Democrats Are Repudiating FDR's Precedent of Détente With Russia
By criminalizing alleged "contacts with the Kremlin"-and by demonizing Russia itself-today's Democrats are becoming the party of the new and more perilous Cold War.
By Stephen F. Cohen
Why Are the Media Ignoring Crucial Parts of the Simpson Testimony?
Fusion GPSТs Glenn Simpson painted a disturbing portrait of hedge-fund manager William Browder.
By James Carden
Why Senator Cardin Is a Fitting Opponent for Chelsea Manning
By Norman Solomon
Democrats search for Russians Ч any Russians Ч for collusion story
BY JONATHAN TURLEY
The FBI Hand Behind Russia-gate
In the Watergate era, liberals warned about U.S. intelligence agencies manipulating U.S. politics, but now Trump-hatred has blinded many of them to this danger becoming real, as ex-CIA analyst Ray McGovern notes.
By Ray McGovern
Celebrating Russian Christmas in Brussels. High Politics and High Society Meet in the Grand Dining Room
by Gilbert Doctorow
Arming Ukraine provokes Russia
Trump administration's decision is counterproductive and dangerous
By Rajan Menon and William Ruger
Ukraine matters more to Russia than it does to the United States. This hard reality makes the Trump administration's recent decision to approve selling lethal weapons to Ukraine, including anti-tank missiles, counterproductive and dangerous.
Defenders of the move contend that it will deter Russia and pressure Vladimir Putin to accept a just political settlement of the continuing war in Ukraine's Donbas region.
It won't. Putin is too deeply committed in eastern Ukraine to back down, especially with an election approaching. Russia believes it has vital interests there that it must defend, even if that prolongs economic sanctions.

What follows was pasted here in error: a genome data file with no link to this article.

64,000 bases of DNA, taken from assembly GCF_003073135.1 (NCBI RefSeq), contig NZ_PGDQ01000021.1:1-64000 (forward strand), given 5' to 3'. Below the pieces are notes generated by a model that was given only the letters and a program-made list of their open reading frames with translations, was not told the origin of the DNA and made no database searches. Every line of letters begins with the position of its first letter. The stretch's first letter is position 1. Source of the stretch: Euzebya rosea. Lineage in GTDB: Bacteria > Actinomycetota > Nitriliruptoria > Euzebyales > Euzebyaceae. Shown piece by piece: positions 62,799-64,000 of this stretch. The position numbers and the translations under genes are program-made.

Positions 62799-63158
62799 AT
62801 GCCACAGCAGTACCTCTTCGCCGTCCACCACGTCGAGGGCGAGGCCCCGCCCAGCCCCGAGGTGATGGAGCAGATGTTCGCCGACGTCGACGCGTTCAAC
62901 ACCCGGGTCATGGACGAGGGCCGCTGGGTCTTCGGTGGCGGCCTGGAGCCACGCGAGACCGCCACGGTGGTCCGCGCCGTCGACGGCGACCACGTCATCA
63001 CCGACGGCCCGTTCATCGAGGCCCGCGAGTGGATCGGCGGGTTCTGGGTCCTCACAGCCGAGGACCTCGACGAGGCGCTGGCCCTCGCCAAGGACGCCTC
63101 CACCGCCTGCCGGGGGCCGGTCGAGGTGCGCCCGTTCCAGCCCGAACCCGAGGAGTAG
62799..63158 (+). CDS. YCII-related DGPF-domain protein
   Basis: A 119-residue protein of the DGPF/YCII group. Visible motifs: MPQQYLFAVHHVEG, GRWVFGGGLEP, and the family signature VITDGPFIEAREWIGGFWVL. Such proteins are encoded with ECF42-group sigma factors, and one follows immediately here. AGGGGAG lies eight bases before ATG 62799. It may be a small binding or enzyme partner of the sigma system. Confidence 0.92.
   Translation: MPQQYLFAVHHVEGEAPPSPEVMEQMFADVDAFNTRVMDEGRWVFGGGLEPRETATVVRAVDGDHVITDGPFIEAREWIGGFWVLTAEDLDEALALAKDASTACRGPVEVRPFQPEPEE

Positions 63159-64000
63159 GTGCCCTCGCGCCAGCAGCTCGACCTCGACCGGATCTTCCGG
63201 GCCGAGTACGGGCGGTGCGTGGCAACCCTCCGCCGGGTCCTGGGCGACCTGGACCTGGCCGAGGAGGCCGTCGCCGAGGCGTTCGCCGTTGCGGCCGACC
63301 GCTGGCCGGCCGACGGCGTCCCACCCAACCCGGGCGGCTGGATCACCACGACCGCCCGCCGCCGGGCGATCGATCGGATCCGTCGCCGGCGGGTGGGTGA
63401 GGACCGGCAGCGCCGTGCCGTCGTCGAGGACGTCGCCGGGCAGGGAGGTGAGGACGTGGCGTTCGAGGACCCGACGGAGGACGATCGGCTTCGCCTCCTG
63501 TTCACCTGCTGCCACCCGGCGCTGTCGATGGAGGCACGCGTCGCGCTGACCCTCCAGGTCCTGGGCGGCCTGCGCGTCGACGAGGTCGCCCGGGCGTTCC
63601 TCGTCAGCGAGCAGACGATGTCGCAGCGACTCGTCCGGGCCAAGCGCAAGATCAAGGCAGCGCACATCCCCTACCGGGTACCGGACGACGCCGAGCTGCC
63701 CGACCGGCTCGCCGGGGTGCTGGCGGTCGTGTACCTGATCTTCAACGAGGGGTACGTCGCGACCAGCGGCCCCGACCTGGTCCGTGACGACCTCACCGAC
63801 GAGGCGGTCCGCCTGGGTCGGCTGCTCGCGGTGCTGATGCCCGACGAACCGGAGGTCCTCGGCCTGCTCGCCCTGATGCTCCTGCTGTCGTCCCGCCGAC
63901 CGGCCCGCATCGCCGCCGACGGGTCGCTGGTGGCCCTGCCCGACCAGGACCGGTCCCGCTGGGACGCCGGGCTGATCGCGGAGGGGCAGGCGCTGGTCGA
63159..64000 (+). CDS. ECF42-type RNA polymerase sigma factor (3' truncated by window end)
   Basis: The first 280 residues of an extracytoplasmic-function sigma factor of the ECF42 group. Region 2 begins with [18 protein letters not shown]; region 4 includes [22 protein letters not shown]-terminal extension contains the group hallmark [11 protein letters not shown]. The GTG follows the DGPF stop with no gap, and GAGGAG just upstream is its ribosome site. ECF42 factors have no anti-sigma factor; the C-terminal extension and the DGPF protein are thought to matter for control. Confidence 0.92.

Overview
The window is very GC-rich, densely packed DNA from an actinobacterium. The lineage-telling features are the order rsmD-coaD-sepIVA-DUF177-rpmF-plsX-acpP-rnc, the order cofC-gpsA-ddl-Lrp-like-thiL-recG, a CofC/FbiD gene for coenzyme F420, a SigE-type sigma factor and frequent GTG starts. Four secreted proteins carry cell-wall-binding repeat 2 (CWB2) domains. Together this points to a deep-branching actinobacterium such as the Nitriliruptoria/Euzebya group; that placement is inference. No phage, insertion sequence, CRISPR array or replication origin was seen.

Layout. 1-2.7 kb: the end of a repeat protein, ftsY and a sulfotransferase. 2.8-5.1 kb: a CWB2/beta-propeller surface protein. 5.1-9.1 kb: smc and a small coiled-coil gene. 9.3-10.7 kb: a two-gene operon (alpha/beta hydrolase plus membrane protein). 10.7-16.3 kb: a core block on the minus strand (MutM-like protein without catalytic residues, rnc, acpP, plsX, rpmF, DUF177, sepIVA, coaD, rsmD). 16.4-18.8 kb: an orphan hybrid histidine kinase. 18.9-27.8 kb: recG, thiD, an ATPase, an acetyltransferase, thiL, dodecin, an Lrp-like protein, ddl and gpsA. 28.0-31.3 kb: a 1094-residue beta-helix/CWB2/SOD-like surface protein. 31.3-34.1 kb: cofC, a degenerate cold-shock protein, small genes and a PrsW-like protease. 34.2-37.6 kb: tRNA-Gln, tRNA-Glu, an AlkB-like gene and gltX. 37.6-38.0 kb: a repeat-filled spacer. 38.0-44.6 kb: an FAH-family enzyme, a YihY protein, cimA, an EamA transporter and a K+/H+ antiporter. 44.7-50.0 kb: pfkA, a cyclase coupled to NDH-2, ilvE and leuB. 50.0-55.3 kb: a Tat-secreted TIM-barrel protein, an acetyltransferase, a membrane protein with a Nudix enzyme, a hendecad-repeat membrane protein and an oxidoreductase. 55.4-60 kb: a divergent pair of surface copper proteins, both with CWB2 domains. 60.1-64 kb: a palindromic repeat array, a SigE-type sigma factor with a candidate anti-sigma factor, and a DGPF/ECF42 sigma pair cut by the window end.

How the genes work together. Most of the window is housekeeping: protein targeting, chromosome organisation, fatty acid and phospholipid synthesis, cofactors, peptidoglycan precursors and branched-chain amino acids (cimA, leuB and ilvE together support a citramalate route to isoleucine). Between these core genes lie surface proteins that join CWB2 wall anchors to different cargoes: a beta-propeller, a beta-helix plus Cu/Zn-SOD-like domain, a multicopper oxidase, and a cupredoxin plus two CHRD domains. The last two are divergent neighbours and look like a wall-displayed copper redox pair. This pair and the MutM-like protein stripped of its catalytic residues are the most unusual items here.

Soon after news of the arms sales broke, Russia's deputy foreign minister declared that his country won't be cowed. Russia has already demonstrated, notably in 2015, that it can parry U≠krainian military advances by sending additional personnel and weaponry. And because Russia shares a 1,200 mile-long border with Ukraine, Moscow will always be able to do so much faster and more easily than Washington can. Thus, arming Ukraine will likely escalate the conflict.
Understanding Ukraine's significance to Russia is not equivalent to condoning Putin's annexation of Crimea and support for insurgents in eastern Ukraine. It does mean there are limits to what the U.S. can achieve short of a more serious commitment.
Trump's $41.5 million arms package will scarcely change battlefield outcomes in Ukraine. But it will certainly provoke Russia. What if Putin ups the ante and Ukraine's military is pushed back? Will Washington ship more arms? What if that doesn't work? Ask the "arm Ukraine" folks. You won't get an answer. Instead, they'll talk about international norms and self-determination. Sound statecraft demands greater realism about constraints, costs and risks. Ideals aren't enough.